The first entry in Marvel’s line of European-style albums, released under the sobriquet “Marvel Graphic Novels”, THE DEATH OF CAPTAIN MARVEL remains as effective and affecting today as it was when it was first published. A good deal of that is down to the subject matter, which sees the titular Mar-Vell dying not in battle nor giving his life nobly to stop some threat, but rather being stricken with inoperable cancer, a situation that almost anyone can empathize with. The added page count and larger page size gave creator Jim Starlin the space to tell his tale in depth. Truly it has been said, the most memorable thing Captain Mar-Vell ever did was die.
It can be difficult to discuss the work of Dave Sim these days, given how his beliefs evolved over time, but in the early 1980s, there was no better comic book month after month than CEREBUS, and this issue, set in the middle of Sim’s first long story arc “High Society” , is a watershed moment. The entire issue consists of a conversation between Cerebus, now a candidate to become prime Minister, and Jaka, his lost lady love, who attempts to talk him into walking away from it all. In modern terms, this was the first series to employ the kind of pacing that is often called “decompressed” and one can see the seeds of any number of modern creators’ approaches in this work.
An amazing crossover story that was produced at exactly the right moment, when both of the series involved were at their absolute hottest. In UNCANNY X-MEN AND THE NEW TEEN TITANS, regular X-Men scribe Chris Claremont is backed up by the stellar artwork of Walt Simonson, and there isn’t anybody else who could have given him quite the same sort of grand canvas to paint upon. The Titans are just a shade under-used, a difficulty caused by the fact that only a handful of issues had been released by the time this book entered production. But everybody involved brought their A-game to this book, a true classic.
The oversized climax to the appropriately well-regarded “Great Darkness Saga” storyline that finally put LEGION OF SUPER-HEROES on the map in terms of being a mainstream commercial hit. Keith Giffen’s graphics propelled the Legion into the modern era, leaving behind the trappings of the quasi-retro future that it had been under for decades. Together with writer Paul Levitz, they combined soap opera dramatics with a multitude of ongoing subplots and a sense of legitimate jeopardy. This story and X-TITANS were the one-two punch that made Darkseid a major figure in the DC cosmology again.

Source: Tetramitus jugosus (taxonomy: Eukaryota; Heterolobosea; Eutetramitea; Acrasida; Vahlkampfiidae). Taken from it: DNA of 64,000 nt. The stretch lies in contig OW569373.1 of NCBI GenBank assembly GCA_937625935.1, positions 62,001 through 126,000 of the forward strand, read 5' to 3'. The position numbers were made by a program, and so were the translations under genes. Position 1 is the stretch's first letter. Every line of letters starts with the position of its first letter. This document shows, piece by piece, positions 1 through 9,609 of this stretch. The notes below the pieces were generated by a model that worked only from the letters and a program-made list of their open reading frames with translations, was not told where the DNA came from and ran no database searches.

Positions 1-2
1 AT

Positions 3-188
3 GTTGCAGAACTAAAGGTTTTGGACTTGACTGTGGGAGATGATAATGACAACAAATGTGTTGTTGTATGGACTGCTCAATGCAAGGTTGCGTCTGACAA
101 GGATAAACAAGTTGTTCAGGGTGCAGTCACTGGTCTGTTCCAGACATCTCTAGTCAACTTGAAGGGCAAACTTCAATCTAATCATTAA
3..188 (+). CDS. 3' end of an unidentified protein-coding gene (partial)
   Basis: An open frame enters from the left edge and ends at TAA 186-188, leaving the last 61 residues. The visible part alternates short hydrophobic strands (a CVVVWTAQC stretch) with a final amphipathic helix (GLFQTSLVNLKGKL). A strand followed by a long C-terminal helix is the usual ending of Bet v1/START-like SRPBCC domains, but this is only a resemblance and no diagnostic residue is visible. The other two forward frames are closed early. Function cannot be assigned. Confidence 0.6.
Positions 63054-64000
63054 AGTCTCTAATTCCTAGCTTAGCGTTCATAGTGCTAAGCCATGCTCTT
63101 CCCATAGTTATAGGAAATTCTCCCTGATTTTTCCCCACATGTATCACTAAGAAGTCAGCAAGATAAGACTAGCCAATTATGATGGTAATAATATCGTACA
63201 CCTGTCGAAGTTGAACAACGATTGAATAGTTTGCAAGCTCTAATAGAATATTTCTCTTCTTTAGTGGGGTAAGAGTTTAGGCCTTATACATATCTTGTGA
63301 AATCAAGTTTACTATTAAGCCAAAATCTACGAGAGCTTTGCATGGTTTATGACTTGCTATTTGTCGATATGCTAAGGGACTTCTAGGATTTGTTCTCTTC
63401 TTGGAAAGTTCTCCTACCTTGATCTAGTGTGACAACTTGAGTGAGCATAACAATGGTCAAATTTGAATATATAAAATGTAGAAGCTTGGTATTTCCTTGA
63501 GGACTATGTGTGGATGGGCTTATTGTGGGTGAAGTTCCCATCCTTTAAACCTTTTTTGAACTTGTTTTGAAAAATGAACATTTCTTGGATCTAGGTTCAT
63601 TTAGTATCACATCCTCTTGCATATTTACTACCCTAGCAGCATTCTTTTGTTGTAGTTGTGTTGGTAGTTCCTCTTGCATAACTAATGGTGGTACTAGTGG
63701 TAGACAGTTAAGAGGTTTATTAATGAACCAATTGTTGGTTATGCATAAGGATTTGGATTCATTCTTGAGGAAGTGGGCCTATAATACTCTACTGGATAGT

It was a bit ridiculous to call them graphic Novels, but it has to be said, the initial few entries in the line were pretty strong. GOD LOVES, MAN KILLS is perhaps the quintessential X-Men story of the era, one in which all of the themes of the series are distilled and dramatized in a single welcoming package. Really the only X-Men comic book you need to read to understand what it was all about. Writer Chris Claremont was having a banner year, here partnered with Brent Anderson, who brought some Neal Adams-esque flair to the proceedings (after Neal himself walked away from being involved in the project due to the work-for-hire conditions.)
SPECIAL BONUS SIXTH ENTRY: No single issue was more noteworthy than the rest of the run, but the WOLVERINE limited series produced by Chris Claremont and Frank Miller turned that character into a superstar, and remains seminal to this day. It’s a perfect fusion of the strengths and interests of both creators, balancing Miller’s sparse graphics and punchy storytelling with Claremont’s introspective and emotional scripting. A masterpiece.